Move over hygge, there’s a new nordic philosophy in town and it will help you acheive your dreams, says Joanna Nylund
The concept of sisu in the Finnish language is at least 500 years old. In the most literal sense, sisu refers to the guts (sisus or sisälmykset) inside our bodies. It is thought to stem from the ancient belief that the belly was a location of strength (think of the phrase ‘fire in one’s belly’) and the place where our determination originates.
Sisu is many things… the exact meaning is difficult to define. There’s no one word in the English language with a literal parallel, and even in Finnish, sisu stands for a cluster of traits that includes stoic determination, hardiness, courage, bravery, willpower, tenacity and resilience. It is an actionoriented mindset: it comes into play as you take on a challenge seemingly beyond your capacity. It is called upon when adversity and opposition force you to give up and only Move over hygge, there’s a new nordic philosophy in town and it will help you acheive your dreams, says Joanna Nylund your courage allows you to hold on… but it’s not bravado. Finns have a reputation for being tight-lipped and stoney-faced. Ours is not a culture that expresses emotion very freely (although that is slowly changing).
With this in mind, an essential trait of sisu is the lack of a need to talk about it. Any kind of swagger or talking up your bravery has no place in it. It’s no good just saying you have sisu if you can’t show it – let your actions do the talking. The chances are, you have already tapped into your sisu. You just didn’t have a word for it. Let’s be very clear: sisu is a universal trait. It may have been bottled and labelled by us Finns, but it is within reach of everyone. It lies within you, and you are very likely to have used it already. Here are just a few examples of occasions when you may have displayed sisu: At school, you ran the race to the finish line, even though those last few steps were torture. Or, you decided not to give up on your marriage, even though the road to saving it was long and hard. You felt, in the midst of a dark moment, a surge of courage that helped you carry on.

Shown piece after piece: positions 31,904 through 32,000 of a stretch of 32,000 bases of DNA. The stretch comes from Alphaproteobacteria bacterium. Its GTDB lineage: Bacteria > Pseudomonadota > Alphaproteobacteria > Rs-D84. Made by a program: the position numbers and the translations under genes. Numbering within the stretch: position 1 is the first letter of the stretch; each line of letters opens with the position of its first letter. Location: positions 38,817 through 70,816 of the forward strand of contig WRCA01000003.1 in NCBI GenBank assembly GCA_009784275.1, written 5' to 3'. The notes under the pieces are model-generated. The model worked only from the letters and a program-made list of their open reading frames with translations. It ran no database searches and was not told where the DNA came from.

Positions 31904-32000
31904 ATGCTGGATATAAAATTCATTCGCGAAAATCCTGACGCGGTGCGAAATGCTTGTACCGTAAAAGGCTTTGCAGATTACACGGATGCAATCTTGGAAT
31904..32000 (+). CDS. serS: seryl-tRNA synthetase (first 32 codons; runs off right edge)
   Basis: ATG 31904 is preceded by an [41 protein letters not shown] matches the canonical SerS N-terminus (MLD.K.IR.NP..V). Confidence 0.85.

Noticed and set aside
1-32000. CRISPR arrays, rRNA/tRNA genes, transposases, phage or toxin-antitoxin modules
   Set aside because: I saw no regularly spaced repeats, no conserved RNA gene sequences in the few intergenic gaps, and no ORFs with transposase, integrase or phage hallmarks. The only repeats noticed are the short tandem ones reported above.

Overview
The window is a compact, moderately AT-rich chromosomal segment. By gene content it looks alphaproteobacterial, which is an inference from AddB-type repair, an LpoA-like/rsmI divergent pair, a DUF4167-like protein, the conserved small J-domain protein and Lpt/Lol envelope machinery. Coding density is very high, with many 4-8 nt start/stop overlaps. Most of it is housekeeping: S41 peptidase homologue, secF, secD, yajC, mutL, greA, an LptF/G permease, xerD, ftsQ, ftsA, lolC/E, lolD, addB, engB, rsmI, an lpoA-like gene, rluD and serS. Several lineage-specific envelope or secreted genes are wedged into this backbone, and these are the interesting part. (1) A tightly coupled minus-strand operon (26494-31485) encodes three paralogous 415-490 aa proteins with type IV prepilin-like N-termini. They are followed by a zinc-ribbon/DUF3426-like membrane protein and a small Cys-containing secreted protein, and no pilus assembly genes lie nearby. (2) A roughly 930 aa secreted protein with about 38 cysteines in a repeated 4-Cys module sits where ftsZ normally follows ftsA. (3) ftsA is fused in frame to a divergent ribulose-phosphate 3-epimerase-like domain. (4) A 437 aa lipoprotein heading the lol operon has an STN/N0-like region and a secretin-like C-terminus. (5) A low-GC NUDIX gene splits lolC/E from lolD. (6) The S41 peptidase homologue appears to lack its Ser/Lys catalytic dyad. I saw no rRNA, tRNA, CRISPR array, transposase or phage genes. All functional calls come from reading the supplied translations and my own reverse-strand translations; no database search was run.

But what else is there to sisu? Can it be explored and used as a strategy? Can it improve our lives? If the notion of growing stronger in sisu and learning to tap into it intrigues you, read on.
It’s easy to feel small in the face of large challenges. Instead, change your perspective and try to find ways of making your size work to your advantage. Think outside the box. The Finnish wartime strategy was about adopting guerrilla tactics and making the most of the home advantage. People were forced to come up with solutions for everything from food supplies to homemade mines.
People who find themselves in a war probably don’t experience a sense of destiny. In crises we tend to focus only on keeping something bad from happening and we feel miserable, not courageous. Clenching our teeth and holding firm may not seem much, but it will win the day.
When Winston Churchill gave his famous rallying cry of “we shall never surrender”, he was rousing sisu in the hearts of the British. And so much of sisu is just that – in the face of impossible odds, stand your ground. Sisu is courage, but it’s also a positive decision.
‘Hyvin suunniteltu on puoliksi tehty’ is a popular Finnish expression that means ‘being well-prepared is half the job done’. If you have to do something that makes you nervous, prepare as much as you can – and then some more. If your nerves start to fray, at least you won’t have to worry about not knowing your stuff.
In challenging situations we often neglect ourselves, or at the very least, put our own needs last. Rethink that and you’ll find positive ripple effects reaching far and wide. Get enough sleep, fresh air, good nutrition and me time – you’ll both feel and perform better.
An essential part of being able to tap into your sisu, the inner strength reserve you have but may not be aware of, is silencing all the superfluous noise. Declutter your mind through meditation, prayer, deep breathing exercises or simply spending some time in nature. You’ll be surprised at how clear and calm your thinking will become.
Extracted from Sisu by Joanna Nylund (Octopus Books)
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